According to their Terms of Reference the Committee’s mandate is to make recommendations to Council on all matters referred to the Committee, including:
 The City of Penticton Corporate and Community Climate Action Plan;
 Fostering public awareness, recognition and support for a healthy and
sustainable natural environment;
 Providing Recommendations on specific environmental, planning, building
construction, and waste management goals, policies and bylaws;
 Providing input on submissions to other levels of Government in relation to
environmental issues;

 Recommending changes to operational protocols that would make the City
more sustainable.
 Making suggestions to help the City achieve carbon neutrality and its climate
action obligations under provincial legislation.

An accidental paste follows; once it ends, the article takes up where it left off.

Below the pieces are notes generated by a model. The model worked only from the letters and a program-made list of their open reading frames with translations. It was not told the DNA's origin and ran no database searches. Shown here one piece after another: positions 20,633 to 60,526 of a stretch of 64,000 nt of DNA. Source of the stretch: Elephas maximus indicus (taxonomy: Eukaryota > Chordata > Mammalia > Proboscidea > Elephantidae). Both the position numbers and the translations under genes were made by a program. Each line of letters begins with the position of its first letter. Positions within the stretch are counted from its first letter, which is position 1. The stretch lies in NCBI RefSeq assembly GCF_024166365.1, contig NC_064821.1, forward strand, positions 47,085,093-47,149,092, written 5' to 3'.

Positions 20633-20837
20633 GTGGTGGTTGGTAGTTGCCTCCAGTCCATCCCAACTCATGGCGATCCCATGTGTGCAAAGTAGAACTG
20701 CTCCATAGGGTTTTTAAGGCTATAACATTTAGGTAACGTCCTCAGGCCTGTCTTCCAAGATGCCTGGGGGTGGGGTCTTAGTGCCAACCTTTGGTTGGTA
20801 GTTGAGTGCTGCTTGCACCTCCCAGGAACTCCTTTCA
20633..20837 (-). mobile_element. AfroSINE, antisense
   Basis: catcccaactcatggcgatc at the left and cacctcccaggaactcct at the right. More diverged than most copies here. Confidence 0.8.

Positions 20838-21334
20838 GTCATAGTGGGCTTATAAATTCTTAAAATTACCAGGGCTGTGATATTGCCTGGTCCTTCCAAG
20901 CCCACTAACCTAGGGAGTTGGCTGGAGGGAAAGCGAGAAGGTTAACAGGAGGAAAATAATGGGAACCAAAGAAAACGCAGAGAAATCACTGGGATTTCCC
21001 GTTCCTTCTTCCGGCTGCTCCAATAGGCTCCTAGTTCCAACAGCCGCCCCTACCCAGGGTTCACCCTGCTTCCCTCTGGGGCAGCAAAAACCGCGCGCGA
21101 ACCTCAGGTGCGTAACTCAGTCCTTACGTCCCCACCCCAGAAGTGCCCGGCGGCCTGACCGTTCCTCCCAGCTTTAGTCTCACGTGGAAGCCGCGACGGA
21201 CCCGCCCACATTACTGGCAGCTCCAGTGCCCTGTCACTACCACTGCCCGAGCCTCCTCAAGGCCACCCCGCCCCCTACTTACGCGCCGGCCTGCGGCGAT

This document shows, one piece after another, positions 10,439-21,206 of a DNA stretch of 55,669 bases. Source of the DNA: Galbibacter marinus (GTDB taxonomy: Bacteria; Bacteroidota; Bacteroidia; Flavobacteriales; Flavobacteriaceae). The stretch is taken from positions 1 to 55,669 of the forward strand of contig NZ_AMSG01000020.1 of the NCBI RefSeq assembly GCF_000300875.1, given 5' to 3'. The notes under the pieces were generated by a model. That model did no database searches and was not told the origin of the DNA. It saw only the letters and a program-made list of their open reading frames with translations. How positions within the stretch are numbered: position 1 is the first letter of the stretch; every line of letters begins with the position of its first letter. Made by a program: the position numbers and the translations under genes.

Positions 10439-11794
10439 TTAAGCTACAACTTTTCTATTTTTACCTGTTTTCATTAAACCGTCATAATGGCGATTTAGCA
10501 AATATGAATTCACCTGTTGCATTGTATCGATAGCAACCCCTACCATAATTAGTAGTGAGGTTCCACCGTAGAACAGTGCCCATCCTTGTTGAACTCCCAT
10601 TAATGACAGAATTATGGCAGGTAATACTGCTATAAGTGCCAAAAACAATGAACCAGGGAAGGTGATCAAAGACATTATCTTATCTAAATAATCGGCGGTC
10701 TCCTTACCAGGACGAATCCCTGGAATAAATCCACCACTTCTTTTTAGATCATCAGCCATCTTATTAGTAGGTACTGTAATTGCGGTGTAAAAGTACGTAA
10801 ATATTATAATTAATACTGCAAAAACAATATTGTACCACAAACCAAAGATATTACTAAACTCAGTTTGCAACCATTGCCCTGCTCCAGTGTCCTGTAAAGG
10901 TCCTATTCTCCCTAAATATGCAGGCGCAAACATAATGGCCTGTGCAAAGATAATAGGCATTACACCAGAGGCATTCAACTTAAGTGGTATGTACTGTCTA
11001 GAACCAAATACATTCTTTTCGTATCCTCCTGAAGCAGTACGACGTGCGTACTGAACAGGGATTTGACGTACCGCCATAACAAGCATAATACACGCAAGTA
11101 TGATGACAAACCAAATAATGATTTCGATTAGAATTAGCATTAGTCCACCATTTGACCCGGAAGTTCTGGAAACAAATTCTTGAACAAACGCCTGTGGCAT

 Implementation of the City’s Corporate and Climate Action Planning work.
 Making recommendations to help the City adapt to Climate Change.

For more information on this group you can go to:

Pembina Institute Pans Clarks LNG Plan

First Things First Okanagan wants to talk about B.C.’s exported carbon footprint, not what we mine at home, but what we sell to power plants overseas and the real impact on environmental carbon dioxide; to contextualize the conversation so to speak.

Yesterday the Pembina Insititute panned Christy Clarks recent claims that our LNG will help Asian economies move away from dirtier fuels and clean up the air in Asia as well as here. “Without stronger policies that limit carbon, the study finds demand for coal, oil and natural gas continues to increase, pushing the world toward dangerous climate change.”